If you earn a gross salary of more than €1,500 per month, you will have noticed an increase in your net income at the end of January. This is because the ‘special contribution’, introduced as part of the bailout programme, expired at the end of 2016.
How big that increase was depends on how much you earned in the first place.
Salaries between €1,501 and €2,500 were levied an additional 2.5%, those between €2,501 and €3,500 had an additional 3%, while those above €3,500 were slapped with an extra 3.5%. Moreover, if you were a senior civil servant, the rates were even higher.
Given that average gross earnings (salary including overtime) amounted to €1,732 in the third quarter of 2016, it means that few people escaped the extra taxes.
Those with gross monthly salaries of just over €3,000 saw a net increase of about €30 in January.
At the same time, public-sector servants are also expected to see their first pay rise in years in 2017, following an agreement with the main unions, PEO and SEK.
Under the agreement, the government’s payroll should not rise higher than the nominal increase in GDP. I am forecasting real GDP growth of 2.9% this year and inflation of 0.9%. If my forecasts are correct, then public-sector works will receive a maximum increase of 3.7%.
In practice, the pay rise could be less, since the agreed increase applies to all government spending on the payroll, not just to individuals. Thus, if more people are hired, there will be less money for everyone else.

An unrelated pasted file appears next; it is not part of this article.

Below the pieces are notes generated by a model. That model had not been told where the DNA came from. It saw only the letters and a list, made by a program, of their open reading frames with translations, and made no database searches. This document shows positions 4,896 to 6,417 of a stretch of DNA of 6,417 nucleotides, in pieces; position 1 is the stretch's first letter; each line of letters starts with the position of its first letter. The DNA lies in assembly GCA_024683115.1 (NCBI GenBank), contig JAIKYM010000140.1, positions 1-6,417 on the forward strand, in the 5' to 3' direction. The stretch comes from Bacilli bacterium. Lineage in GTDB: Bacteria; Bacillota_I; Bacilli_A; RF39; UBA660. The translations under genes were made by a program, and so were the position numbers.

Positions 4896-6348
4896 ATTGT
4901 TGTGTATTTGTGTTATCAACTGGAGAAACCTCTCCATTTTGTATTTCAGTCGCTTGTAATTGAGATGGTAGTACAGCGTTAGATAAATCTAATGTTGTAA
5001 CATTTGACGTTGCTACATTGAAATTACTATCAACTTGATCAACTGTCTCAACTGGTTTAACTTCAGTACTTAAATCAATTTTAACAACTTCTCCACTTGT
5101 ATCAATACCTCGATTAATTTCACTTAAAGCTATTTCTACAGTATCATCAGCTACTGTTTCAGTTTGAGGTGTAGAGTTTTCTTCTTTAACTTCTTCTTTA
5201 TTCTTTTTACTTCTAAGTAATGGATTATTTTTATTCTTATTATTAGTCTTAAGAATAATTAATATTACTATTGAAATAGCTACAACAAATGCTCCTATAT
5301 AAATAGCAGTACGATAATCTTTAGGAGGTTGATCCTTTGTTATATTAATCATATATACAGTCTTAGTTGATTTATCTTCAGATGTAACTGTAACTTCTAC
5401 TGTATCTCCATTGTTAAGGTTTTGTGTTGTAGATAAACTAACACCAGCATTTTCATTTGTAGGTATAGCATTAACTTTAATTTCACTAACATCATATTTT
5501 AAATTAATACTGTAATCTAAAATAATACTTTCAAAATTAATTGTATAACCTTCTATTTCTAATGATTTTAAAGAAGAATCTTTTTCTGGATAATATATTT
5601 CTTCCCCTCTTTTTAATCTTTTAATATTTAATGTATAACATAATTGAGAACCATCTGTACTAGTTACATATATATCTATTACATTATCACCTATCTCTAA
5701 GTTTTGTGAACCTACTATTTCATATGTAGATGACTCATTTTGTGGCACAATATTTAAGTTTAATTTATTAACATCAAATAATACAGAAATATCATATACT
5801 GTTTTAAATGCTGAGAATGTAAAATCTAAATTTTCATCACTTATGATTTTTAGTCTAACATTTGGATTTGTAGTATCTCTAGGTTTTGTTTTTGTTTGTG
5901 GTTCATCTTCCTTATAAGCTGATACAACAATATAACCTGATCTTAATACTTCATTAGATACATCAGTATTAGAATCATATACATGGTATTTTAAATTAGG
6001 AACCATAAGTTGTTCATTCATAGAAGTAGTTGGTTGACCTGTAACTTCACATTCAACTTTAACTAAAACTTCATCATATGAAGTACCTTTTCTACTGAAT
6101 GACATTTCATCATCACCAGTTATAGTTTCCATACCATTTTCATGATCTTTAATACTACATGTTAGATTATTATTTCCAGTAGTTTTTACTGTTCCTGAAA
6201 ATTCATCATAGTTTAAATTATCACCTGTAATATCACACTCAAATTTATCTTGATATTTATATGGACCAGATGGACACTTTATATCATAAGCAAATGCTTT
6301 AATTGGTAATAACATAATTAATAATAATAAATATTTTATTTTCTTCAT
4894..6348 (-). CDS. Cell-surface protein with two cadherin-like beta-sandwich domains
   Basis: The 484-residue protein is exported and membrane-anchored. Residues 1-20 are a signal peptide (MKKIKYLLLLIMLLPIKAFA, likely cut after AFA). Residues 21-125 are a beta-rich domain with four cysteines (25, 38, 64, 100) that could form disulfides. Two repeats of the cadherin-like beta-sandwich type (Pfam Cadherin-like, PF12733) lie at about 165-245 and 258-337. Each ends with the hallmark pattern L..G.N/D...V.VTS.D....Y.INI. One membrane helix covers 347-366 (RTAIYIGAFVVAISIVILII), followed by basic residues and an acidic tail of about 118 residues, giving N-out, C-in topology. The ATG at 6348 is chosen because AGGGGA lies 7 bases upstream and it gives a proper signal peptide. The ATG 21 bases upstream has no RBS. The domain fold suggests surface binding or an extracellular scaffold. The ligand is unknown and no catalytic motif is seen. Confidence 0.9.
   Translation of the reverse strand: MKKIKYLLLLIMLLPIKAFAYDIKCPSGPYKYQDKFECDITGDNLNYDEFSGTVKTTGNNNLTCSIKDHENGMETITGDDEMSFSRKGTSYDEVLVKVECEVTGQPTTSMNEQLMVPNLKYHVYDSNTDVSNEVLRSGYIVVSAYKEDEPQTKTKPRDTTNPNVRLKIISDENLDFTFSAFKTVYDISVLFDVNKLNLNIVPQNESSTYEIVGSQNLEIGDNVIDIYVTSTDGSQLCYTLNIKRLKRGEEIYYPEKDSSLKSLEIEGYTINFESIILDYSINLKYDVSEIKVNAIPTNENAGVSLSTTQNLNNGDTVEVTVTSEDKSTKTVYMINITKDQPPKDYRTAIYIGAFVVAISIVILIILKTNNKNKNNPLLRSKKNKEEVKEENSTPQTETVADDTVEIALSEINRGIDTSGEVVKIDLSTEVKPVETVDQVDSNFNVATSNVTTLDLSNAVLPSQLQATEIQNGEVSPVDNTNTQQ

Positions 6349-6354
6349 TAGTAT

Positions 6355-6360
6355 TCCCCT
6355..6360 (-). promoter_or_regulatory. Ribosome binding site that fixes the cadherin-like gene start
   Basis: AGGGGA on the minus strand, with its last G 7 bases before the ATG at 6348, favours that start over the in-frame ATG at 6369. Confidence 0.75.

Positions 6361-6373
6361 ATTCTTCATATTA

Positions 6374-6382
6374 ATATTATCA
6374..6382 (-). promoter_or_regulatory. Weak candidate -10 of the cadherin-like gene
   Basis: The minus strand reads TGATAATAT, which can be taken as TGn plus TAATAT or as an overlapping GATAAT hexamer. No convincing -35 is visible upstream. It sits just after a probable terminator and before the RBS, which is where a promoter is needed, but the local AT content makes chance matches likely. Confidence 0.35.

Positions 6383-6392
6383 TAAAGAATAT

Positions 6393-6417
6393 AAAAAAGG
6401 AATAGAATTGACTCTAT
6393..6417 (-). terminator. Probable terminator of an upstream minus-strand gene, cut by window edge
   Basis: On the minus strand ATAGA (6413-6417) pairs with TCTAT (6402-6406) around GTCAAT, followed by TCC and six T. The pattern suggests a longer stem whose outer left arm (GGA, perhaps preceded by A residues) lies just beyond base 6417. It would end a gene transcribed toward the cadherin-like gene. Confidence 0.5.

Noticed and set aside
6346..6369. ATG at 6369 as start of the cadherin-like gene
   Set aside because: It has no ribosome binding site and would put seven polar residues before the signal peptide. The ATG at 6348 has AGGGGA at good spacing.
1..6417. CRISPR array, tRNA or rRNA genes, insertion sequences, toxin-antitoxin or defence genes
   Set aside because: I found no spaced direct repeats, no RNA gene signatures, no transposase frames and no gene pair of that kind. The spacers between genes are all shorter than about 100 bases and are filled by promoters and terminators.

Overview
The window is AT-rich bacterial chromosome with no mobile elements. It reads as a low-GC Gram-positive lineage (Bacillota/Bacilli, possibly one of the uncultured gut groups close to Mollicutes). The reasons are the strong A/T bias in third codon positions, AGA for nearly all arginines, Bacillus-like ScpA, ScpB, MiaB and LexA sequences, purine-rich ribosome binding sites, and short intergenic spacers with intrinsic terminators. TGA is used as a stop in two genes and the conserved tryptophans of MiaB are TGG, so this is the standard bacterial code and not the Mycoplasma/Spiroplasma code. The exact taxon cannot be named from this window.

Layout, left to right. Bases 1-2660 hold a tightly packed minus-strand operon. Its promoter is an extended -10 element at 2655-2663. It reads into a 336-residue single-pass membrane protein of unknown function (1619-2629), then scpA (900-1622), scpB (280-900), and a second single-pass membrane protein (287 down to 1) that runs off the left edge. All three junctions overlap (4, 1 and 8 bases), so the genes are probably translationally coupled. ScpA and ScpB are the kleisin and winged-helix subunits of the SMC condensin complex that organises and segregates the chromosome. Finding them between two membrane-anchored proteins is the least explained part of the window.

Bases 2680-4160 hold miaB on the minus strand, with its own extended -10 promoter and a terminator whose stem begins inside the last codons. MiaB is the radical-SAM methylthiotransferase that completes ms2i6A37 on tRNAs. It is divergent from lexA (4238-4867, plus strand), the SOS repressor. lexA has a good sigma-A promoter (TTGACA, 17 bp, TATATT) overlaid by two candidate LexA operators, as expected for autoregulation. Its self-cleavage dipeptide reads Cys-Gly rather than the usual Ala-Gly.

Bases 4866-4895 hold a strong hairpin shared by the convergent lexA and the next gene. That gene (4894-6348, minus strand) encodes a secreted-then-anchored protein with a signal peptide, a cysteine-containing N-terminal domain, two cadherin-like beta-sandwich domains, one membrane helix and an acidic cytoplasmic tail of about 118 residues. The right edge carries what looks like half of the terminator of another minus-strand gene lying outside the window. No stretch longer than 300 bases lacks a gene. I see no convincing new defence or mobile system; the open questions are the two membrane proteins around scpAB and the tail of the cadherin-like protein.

Let’s assume for a moment that it is 3.7%. Using the average gross earnings of €1,732, that translates into an extra €64 gross, or probably around €45 after taxes and social insurance are taken off.
While these kinds of increases do not sound like much, there will be a cumulative impact of having just that little bit of extra money each month.
What will Cypriots spend it on?
The economist in me wants them to spend it on paying back bad loans, so that Cyprus can climb out of its bad credit rating and start to attract foreign investment.
As of October 2016, exactly half of the banking sector’s €24.6bn non-performing exposures (NPEs—the stricter EU definition) were among households. Moreover, households have been paying back bad loans at a slower pace than companies. Companies cut NPEs by €2.6bn between October 2015 and October 2016, whereas households cut them by only €523m.
This is all the more puzzling, given the 31.4% increase in car registrations last year and fairly robust retail sales, which grew year on year by 4.6% in January-November.
Realistically, however, I know that some of it will be saved (or repaid to the bank), but a lot of it will be spent. That extra €45 almost pays for the doctor’s appointment you have been putting off, or extra lessons for your children.